Lucara Diamond (TSX: LUC) recently made history by unearthing the world’s second-largest diamond from its flagship Karowe diamond mine in Botswana.
The find — a 1,111-carat gem-quality, Type IIa diamond — is the largest diamond recovered on record in more than 100 years, following the 3,106-carat Cullinan diamond, discovered in 1905 in South Africa.
“The news is not just exciting for us, it seems to be exceptionally exciting for both the investment community as well as the diamond sector in general,” CEO William Lamb said on a conference call.
Emphasizing the rarity of the discovery, Lamb notes in the past 100 years, there has been 4 to 5 billion carats discovered, with no diamond surpassing 1,000 carats. “This is truly significant if you look at the probability and statistical numbers associated with this recovery.”
Putting a price tag on the 1,111-carat diamond is “really not possible” as it is almost twice the size of any other gem-quality stone previously sold through a public company, Lamb reveals.
The debt-free company, which ended September with a cash position of US$123 million, is in no hurry to sell the diamond. It still needs to analyze the stone, before deciding how to best market and sell it to maximize value.
Despite the perceived weakness in rough diamond prices, the appetite for large stones remains strong. A high-quality 300-carat stone that would fetch up to US$60,000 to US$65,000 per carat two to three years ago, would sell for the same price today, Lamb says.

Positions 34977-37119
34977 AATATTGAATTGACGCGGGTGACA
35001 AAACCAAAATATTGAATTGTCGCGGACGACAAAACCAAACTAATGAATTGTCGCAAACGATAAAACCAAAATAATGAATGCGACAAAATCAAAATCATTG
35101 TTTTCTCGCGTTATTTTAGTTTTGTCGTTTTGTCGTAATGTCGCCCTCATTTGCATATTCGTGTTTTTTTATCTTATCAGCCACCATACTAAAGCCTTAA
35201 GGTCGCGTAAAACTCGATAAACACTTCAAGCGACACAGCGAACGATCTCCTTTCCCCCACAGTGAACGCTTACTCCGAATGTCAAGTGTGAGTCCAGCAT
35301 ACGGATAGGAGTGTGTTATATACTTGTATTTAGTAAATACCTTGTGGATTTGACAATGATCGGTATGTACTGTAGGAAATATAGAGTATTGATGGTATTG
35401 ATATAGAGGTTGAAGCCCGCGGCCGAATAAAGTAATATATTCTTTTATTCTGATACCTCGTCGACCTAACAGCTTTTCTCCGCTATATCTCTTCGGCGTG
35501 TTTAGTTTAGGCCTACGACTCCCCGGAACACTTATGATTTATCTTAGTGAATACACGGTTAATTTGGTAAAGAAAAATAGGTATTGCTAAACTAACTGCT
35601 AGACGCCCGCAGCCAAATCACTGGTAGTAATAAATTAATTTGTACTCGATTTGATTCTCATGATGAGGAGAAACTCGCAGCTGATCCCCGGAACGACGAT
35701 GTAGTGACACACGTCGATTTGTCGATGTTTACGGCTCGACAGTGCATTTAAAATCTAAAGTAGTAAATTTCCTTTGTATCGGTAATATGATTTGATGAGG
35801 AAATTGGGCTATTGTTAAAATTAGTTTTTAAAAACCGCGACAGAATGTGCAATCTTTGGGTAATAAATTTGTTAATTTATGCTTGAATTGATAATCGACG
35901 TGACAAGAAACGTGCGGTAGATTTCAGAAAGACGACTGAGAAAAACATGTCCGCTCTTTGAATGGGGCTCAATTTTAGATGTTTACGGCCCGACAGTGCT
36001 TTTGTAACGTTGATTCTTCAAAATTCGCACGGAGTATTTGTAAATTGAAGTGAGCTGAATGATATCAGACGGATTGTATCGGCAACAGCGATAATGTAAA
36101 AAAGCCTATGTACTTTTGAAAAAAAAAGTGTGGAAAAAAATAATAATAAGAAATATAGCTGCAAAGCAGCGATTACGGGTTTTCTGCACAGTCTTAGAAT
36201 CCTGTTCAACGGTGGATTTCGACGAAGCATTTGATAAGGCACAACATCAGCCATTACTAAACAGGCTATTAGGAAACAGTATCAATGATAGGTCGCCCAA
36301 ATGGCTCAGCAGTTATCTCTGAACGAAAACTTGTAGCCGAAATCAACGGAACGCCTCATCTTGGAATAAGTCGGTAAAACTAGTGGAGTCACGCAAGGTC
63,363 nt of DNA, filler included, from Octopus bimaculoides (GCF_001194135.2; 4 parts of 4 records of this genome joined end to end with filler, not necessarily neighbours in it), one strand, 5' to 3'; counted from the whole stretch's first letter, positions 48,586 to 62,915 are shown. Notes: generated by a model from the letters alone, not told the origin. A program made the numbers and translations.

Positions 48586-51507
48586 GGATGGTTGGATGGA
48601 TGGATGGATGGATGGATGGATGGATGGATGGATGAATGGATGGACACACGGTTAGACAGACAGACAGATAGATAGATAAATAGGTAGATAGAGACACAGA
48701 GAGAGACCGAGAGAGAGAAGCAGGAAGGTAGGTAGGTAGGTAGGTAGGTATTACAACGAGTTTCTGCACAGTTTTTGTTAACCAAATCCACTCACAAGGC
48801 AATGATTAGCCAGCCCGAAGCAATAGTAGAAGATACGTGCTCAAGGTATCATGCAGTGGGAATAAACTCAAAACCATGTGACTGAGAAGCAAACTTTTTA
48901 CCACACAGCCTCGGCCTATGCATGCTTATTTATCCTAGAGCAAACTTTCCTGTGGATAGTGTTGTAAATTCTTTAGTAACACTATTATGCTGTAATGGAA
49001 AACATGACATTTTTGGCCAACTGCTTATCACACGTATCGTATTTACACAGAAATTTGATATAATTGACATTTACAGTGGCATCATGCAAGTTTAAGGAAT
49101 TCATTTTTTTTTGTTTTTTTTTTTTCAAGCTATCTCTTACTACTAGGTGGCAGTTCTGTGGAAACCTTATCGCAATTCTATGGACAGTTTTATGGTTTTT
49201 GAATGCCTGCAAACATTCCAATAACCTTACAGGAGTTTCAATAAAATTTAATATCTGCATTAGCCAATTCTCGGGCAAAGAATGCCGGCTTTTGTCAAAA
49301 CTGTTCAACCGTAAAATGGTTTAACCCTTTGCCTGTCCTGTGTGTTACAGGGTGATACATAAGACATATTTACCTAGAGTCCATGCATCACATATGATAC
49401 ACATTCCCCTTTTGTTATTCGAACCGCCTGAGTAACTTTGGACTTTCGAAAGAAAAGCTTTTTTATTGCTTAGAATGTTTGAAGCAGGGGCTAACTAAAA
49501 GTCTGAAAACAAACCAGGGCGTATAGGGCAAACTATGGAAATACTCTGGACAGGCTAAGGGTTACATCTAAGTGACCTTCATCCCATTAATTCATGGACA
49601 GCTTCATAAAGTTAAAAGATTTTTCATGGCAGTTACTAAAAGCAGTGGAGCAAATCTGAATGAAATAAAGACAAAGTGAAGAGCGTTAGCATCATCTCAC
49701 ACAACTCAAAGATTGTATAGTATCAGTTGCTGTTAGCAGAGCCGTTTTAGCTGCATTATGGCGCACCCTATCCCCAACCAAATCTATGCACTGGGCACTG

“I’m already getting emails that say, ‘Is the stone for sale?’ which is a great thing to see because it just shows there is definitely demand for this type of stone.”
A day after announcing the discovery, the company reported finding two more large white diamonds from its Karowe mine, weighing 813 carats and 374 carats before cleaning. “The 813-carat diamond actually sits at number six on the list of the largest gem-quality stones ever recovered,” Lamb comments.
All three stones are from Karowe’s South Lobe and were recovered through the newly installed large diamond recovery XRT machines that can retrieve stones up to 90 mm. The 1,111-carat diamond measures 65 mm by 56 mm by 40 mm in size.
BMO analyst Ed Sterck concedes it is difficult to estimate the value of the “extraordinary diamond” considering the valuation depends on the stone’s colour, clarity, cut and polish.
In July, Lucara sold a 341.9-carat Type IIa diamond for US$20.6 million or roughly US$60,000 a carat in its first special tender of the year. In 2010, Petra Diamonds (LON: PDL) sold a 507-carat white diamond for US$35 million or US$69,000 a carat.
“The bigger the diamond, the more it is worth per carat,” comments Salman Partners analyst Raymond Goldie. “Big stones can pay the rent for months (or maybe years, in Karowe’s case).”
Lucara closed Nov. 23 at $2.15, after gaining 49¢ or 30% on the discoveries in the previous week.